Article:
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Guajillo

Senegalia berlandieri

Thornless Acacia

About This Plant

Sun; can be grown in partial shade. Semi-evergreen Guajillo makes a nice complement to deciduous trees and shrubs because it often retains its delicate fernlike foliage in winter, providing shade and winter wildlife shelter. Creamy puff flowers during the warm season are used by bees to produce an excellent, clear commercial honey. Growing on its own as a fountain of woody stems, guajillo can be trained into various shapes and can be kept as a low evergreen screen, or alternately, a vase-shaped spreading specimen suitable for small settings. Unlike most acacias, guajillo’s thorns are tiny and unobtrusive, little more than prickles (“thornless acacia” is one of its common names). Extremely drought-hardy; a southwest Texas native. It may be difficult to find in commercial nurseries, but look for it at specialty native growers.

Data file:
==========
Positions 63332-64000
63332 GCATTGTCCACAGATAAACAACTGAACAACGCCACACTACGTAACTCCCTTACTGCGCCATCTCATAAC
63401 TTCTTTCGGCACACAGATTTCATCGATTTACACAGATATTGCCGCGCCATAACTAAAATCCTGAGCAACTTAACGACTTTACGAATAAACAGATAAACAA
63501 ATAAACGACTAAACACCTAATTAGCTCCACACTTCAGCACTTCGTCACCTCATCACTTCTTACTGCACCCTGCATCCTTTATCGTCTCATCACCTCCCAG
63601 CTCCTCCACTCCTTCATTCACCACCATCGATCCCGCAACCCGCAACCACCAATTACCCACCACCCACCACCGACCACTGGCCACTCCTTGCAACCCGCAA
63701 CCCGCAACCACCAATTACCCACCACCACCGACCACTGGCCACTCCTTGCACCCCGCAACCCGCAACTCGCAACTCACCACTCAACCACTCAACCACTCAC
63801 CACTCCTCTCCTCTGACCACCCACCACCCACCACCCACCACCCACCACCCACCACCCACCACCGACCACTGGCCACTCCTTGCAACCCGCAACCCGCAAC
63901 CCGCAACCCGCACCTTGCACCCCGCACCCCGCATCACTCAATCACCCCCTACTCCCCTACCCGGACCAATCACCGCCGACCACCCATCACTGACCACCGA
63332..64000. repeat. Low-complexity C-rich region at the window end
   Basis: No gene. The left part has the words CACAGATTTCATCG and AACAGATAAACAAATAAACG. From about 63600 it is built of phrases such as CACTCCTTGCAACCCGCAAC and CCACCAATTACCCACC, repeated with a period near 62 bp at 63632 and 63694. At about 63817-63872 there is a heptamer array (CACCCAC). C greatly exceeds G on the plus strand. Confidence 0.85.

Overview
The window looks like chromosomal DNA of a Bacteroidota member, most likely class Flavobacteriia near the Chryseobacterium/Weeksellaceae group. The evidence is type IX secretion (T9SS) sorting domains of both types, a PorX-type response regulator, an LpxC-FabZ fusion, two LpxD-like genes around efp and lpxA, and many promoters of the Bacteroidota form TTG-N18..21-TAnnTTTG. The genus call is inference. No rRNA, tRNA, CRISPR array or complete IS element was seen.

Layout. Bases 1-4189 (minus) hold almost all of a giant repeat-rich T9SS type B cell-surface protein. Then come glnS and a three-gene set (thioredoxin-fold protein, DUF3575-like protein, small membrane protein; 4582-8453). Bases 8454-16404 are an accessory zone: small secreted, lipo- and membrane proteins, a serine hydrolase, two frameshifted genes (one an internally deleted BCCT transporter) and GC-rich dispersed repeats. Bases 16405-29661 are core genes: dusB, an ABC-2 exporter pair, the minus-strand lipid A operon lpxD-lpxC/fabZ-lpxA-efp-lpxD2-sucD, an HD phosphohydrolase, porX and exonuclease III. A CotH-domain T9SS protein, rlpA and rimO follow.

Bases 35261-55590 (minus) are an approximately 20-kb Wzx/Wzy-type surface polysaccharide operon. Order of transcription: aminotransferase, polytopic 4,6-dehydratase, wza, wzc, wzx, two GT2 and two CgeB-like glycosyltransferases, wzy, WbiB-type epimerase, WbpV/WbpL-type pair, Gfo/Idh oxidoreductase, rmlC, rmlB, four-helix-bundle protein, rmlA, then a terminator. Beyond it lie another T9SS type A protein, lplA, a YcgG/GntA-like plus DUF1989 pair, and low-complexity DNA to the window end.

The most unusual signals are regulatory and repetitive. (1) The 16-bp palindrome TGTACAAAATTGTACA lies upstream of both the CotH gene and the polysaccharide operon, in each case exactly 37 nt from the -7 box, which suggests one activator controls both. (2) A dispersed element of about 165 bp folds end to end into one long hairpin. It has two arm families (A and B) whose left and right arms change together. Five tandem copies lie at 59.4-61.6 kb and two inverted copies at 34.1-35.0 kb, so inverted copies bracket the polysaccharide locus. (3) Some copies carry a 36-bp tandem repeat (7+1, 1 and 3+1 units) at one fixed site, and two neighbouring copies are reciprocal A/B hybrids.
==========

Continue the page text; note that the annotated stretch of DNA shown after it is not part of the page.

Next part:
Origins: Southwest Texas and adjacent Mexico

Maintenance

Prune to shape only; cropping can be used to encourage more basal sprouting for a denser form.

A fountain of woody stems, for the beekeeper's garden.

Min. Height: 8'

Max Height: 15 feet'

Min. Width: 8'

Max Width: 15 feet'

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